Edgar Wright on mak­ing‘ Baby Driver ’, his‘ car chase mu­si­cal’

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“We’ve met be­fore. For World’s End. No. Be­fore then. Scott

Pil­grim. In Dublin. I re­mem­ber the room.” We al­ways knew that Edgar Wright was a clever clogs. But only the top 10 per cent of the clever clogs com­mu­nity could – we’re guess­ing – de­scribe ex­actly where you were sit­ting dur­ing a 30-minute in­ter­view from four years ago.

His pas­sion for culture has dulled about as much as his mem­ory. In­deed, the writer-di­rec­tor be­hind the Cor­netto Tril­ogy – Shaun of the Dead, Hot Fuzz and The World’s End – has lost lit­tle of the boy­ish en­thu­si­asm he once brought to Spaced, his TV break­through, and to Shaun, his de­but fea­ture film.

Back in 1994, Wright, the clos­est thing there is to a Bri­tish Quentin Tarantino, burst out of the lo­cal video store and on to TV with his spaghetti spoof, A Fist­ful Of Fin­gers (The Great­est Western Ever Made . . . In Som­er­set). Re­leased in 2004, Shaun of the

Dead would at­tract celebrity fans, in­clud­ing Tarantino and Lan­dis. Since then, Wright has writ­ten The Adventures of Tintin: The Se­cret of the Uni­corn for Steven Spiel­berg and Peter Jackson,

has racked up pro­duc­tion cred­its on Son of Ram­bow, At­tack the Block and Sight­seers, and fea­tured in The Hitch­hik­ers Guide to the Galaxy, Land of the Dead and Sing.

“It never gets any eas­ier,” he says. “I some­times get asked about the dif­fer­ence be­tween mak­ing-low-bud­get films and Hol­ly­wood films. What dif­fer­ence? The su­nis al­ways go­ing to be­com­ing down or go­ing up. Even with all the money in the world, you still have ‘hard out’ when the sun goes down. Once it gets late, it gets dark. And I’m not King Canute.”

It’s just as well he’s philo­soph­i­cal about the busi­ness of moviemak­ing. In May, 2014, af­ter de­vel­op­ing Ant-Man for eight years, Wright abruptly left the project, cit­ing dif­fer­ences with Marvel over its “vi­sion of the film”. The fin­ished film, as di­rected by Pey­ton Reed, with re-writes by Adam McKay and star Paul Rudd, re­tained plenty of Wright’s tics and wit. But it did rather leave fans pin­ing for Wright’s orig­i­nal script (co-writ­ten with At­tack the Block’s Joe Cor­nish), a script Joss Whe­don de­scribed as “the best . . . Mar---

vel ever had”.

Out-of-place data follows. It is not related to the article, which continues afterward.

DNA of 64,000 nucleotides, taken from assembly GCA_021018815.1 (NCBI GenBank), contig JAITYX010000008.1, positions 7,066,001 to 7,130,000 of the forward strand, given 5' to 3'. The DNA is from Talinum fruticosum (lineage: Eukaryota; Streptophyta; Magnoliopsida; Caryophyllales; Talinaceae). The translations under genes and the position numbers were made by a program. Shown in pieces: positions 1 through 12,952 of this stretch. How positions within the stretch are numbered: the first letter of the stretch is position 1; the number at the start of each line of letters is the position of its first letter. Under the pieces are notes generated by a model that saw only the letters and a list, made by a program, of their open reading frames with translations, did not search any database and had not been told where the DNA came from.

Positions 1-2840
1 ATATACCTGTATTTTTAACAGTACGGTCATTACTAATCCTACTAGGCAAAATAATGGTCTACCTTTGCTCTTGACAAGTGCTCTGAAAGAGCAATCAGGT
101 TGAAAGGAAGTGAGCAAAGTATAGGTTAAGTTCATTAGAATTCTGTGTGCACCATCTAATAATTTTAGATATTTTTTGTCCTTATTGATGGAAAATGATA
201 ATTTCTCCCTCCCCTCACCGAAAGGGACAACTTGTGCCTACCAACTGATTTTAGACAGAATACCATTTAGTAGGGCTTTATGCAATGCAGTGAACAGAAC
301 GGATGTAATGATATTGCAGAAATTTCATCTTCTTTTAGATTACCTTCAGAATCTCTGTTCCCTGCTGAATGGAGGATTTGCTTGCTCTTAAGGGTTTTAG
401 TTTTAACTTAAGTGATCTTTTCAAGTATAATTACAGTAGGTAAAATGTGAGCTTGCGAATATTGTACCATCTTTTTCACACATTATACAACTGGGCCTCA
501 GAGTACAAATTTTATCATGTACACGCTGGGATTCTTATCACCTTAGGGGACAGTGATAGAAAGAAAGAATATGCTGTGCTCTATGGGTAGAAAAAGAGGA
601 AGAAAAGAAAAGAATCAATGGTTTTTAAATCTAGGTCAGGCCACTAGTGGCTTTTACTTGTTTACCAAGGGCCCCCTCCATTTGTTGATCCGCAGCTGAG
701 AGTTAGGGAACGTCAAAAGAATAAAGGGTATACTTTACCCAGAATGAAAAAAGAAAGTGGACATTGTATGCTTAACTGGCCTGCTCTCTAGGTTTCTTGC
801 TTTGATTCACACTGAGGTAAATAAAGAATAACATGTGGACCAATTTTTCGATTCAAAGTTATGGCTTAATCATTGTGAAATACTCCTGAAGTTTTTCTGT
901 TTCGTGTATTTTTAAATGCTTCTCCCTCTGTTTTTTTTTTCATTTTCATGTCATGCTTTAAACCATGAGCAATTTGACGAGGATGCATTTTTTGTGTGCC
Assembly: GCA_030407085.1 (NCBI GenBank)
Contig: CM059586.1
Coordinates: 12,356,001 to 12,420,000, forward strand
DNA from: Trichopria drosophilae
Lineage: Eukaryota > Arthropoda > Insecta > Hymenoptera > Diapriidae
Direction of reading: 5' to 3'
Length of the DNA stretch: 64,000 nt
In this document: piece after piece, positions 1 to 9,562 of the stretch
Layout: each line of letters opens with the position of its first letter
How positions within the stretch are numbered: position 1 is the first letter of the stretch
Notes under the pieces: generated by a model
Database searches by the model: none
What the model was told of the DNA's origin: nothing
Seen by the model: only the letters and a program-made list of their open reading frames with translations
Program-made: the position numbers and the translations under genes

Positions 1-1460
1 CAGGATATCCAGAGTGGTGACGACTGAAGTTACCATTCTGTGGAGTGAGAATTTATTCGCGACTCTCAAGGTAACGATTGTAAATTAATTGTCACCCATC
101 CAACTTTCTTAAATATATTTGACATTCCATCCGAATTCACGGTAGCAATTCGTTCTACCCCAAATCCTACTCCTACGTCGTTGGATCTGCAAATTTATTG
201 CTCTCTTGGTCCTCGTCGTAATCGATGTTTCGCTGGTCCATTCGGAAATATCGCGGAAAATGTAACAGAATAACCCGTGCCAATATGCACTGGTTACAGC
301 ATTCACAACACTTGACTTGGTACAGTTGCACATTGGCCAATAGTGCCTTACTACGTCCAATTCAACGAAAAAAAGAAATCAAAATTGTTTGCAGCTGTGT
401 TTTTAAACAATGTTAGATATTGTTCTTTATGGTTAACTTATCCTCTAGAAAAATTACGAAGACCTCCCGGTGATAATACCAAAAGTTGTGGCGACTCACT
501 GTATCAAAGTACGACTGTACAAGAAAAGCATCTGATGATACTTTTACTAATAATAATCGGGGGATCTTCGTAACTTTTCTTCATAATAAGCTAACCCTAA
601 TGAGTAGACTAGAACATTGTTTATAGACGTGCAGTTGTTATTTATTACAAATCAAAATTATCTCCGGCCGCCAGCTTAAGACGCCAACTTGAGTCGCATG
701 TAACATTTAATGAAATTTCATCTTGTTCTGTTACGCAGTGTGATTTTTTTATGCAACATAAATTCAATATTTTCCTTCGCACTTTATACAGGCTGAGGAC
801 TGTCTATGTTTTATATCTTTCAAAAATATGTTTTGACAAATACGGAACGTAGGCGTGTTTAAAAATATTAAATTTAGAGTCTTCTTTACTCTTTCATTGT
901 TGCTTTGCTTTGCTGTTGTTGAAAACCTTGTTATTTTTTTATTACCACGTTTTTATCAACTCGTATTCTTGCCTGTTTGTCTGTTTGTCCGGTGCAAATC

On­wards and up­wards. That set­back brought Wright back to a project that has been ger­mi­nat­ing for more than 20 years. Just as Shaun of the Dead prided it­self as be­ing the planet’s first zom-rom-com, Baby Driver, Wright’s novel new ac­tion-com­edy, is, as he puts it, “a car-chase mu­si­cal; a car movie driven by mu­sic”.

“The ker­nel of the idea came around 22 years ago,” he says. “I had been lis­ten­ing to the John

Spencer Blues Ex­plo­sion al­bum Orange. For the open­ing track

Bell­bot­toms, I vi­su­alised a car chase. And over the years, I started to won­der what that car chase was about. What if it’s about a get­away driver who has to find the right mu­sic be­fore he can drive? And I road-tested that idea in a mu­sic video in 2002 with Noel Field­ing [for Mint Royale]. Which you see a tiny bit of in the movie.”

The film’s hero, named af­ter a song by Si­mon and Gar­funkel, is a youth­ful get­away driver played by Ansel El­gort ( The Di­ver­gent Series, The Fault in Our Stars).

Baby Driver re­peat­edly puts a pedal to the metal in or­der to pay off a debt to crim­i­nal king­pin Doc (Kevin Spacey), a job that brings him into con­tact with such un­de­sir­able fel­lows as the in­creas­ingly un­hinged Buddy (Jon Hamm) and the en­tirely psy­chotic Bats (Jamie Foxx). Baby hardly ever speaks, pre­fer­ring sign language when he’s at home with his deaf fos­ter fa­ther (the deaf stand-up CJ Jones) and his head­phones. A ro­man­tic sub­plot brings Baby to­gether with a singing wait­ress called Deb­ora (Lily James), but the real love story here is be- tween the boy and his head­phones. Might this be an au­to­bi­o­graph­i­cal de­tail?